Support local journalism. Join the Orlando Weekly Press Club.

click to enlarge xymox_photo.jpg

Clan of Xymox

Going round with Clan of Xymox's Ronny Moorings 

Ronny Moorings takes "going Dutch" seriously. For nearly 40 years, the native Netherlander has paid his dues as the only constant member of Clan of Xymox, a project he formed in Amsterdam at the turn of the '80s. While the band's members – and its name, occasionally shortened to Xymox (derived from a historical term for infectious disease) – have changed over time, Moorings' role as the primary songwriter has remained the same. "I like to be the lone wolf in music writing," he says. "I always did like that, so that is why I haven't changed my approach."

With well over a dozen albums under his belt (and another on the way, we're told), Moorings clearly has his songwriting formula down to a science. On the benefits of composing and recording the Clan's music on his own, he notes, "I don't have to wait for anyone writing songs, and I don't have to have discussions about a direction or style. I am not dependent on anyone ... I can walk in my studio any time I feel inspired."

Taking full advantage of this creative freedom, Moorings has explored a variety of styles over the years – from the minimal synth-pop and post-punk of the project's early days to the electro, gothic rock and acid house(!) of subsequent releases – making it a challenge to narrow the band's sound to a single genre. "Well, most call us darkwave, coldwave, electrowave, something-wave," he muses. Among those who referred to the group's style as "darkwave" was the iconic producer and BBC Radio One DJ John Peel, who is credited for coining the term.

More generally, Clan of Xymox is considered one of the premier standard-bearers of the early gothic movement. And with good reason. Despite the sonic gap between the Clan and their contemporaries – darker than the Cure, wavier than the Sisters – the melancholy permeating every song is undeniable. It was perhaps this moroseness that caught the ear of Brendan Perry, one-half of the legendary duo Dead Can Dance, who invited Moorings and his band along as support on a U.K. tour in the early '80s.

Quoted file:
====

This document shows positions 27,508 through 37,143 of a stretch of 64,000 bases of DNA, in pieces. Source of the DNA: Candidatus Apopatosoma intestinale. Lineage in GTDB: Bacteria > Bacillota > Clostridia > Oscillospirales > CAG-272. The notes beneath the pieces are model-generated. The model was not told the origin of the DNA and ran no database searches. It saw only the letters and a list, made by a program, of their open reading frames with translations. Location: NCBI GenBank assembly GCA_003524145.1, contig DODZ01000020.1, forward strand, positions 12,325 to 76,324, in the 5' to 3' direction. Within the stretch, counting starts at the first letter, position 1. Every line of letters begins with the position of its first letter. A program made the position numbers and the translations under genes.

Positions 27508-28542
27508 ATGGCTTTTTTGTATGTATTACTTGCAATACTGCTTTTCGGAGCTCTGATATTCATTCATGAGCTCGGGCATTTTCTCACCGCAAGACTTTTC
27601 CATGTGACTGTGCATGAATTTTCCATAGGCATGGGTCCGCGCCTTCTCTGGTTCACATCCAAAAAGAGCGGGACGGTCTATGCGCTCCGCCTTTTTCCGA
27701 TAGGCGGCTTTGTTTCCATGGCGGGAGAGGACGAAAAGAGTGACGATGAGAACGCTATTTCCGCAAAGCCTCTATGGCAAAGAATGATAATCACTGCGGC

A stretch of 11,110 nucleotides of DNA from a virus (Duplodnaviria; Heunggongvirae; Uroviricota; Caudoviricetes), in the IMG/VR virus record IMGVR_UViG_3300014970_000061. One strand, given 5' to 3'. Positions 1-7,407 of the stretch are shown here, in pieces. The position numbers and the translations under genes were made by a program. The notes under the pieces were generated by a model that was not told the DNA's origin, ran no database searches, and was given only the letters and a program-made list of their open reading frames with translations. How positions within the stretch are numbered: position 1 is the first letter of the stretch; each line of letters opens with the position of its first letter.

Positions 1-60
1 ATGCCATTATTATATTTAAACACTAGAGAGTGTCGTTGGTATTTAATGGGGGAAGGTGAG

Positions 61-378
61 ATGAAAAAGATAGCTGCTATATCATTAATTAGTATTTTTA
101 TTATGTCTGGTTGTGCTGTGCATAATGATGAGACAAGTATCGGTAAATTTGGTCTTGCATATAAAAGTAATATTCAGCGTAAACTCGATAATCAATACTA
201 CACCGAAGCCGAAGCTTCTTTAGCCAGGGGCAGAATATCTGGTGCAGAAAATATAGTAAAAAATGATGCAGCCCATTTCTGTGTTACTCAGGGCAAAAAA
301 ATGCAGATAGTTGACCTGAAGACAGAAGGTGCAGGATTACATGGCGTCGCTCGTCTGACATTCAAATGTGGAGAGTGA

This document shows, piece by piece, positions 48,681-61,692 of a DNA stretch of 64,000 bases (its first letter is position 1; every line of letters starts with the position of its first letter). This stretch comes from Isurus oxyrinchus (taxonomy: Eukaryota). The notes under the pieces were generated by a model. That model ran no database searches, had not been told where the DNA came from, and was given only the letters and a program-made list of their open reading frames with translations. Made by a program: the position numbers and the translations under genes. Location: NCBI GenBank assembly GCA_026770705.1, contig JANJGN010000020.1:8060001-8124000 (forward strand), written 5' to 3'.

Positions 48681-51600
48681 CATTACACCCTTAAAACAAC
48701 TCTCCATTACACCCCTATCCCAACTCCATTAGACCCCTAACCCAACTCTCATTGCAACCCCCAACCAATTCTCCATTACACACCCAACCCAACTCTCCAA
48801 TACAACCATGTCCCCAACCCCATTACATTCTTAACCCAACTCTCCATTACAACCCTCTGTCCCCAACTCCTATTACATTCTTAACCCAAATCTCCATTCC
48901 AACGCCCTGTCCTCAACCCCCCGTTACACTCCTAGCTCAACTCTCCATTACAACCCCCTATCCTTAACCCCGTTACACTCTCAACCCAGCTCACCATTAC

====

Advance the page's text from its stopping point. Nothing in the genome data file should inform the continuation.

Shortly thereafter, the Clan joined Perry and his partner, the inimitable Lisa Gerrard, on the esteemed independent record label 4AD. Clan of Xymox's self-titled 1985 album, the first of a pair released on the British imprint, remains a staple of the group's discography.

To this day, opening track "A Day" – a goth club classic often regarded as the band's definitive anthem – leaves us speechless. Following the success of their debut record, the band contributed a song to the 4AD compilation Lonely Is an Eyesore, a collection of hits showcasing the label's musical diversity.

Then came Medusa. Commonly held as the Clan's masterpiece, the band's sophomore album featured a much darker style of songwriting than its predecessor and introduced an ongoing theme of songs named after women: Medusa, Michelle, Louise (and later, Evelyn, Jasmine, Rose, Emily, to name a few) – all of whom Moorings emphasizes are fictional.

After Medusa, the group left 4AD, shortened its name to Xymox, and released – in our humble opinion – their best album, Twist of Shadows. Since then, Moorings has churned out a steady flow of albums and toured nonstop, crediting his "constant enthusiasm for making and writing music" as the project's driving force. And if you ask us, it's just the way it should be.

This story appears in the March 18, 2020, print issue of Orlando Weekly. Stay on top of Central Florida news and views with our weekly newsletters.

We welcome readers to submit letters regarding articles and content in Orlando Weekly. Letters should be a minimum of 150 words, refer to content that has appeared on Orlando Weekly, and must include the writer's full name, address, and phone number for verification purposes. No attachments will be considered. Writers of letters selected for publication will be notified via email. Letters may be edited and shortened for space.

Email us at

Support Local Journalism.
Join the Orlando Weekly Press Club

Local journalism is information. Information is power. And we believe everyone deserves access to accurate independent coverage of their community and state. Our readers helped us continue this coverage in 2020, and we are so grateful for the support.

Help us keep this coverage going in 2021. Whether it's a one-time acknowledgement of this article or an ongoing membership pledge, your support goes to local-based reporting from our small but mighty team.

Join the Orlando Weekly Press Club for as little as $5 a month.

Related Locations


Never miss a beat

Sign Up Now

Subscribe now to get the latest news delivered right to your inbox.

Read the Digital Print Issue

October 13, 2021

View more issues


© 2021 Orlando Weekly

Website powered by Foundation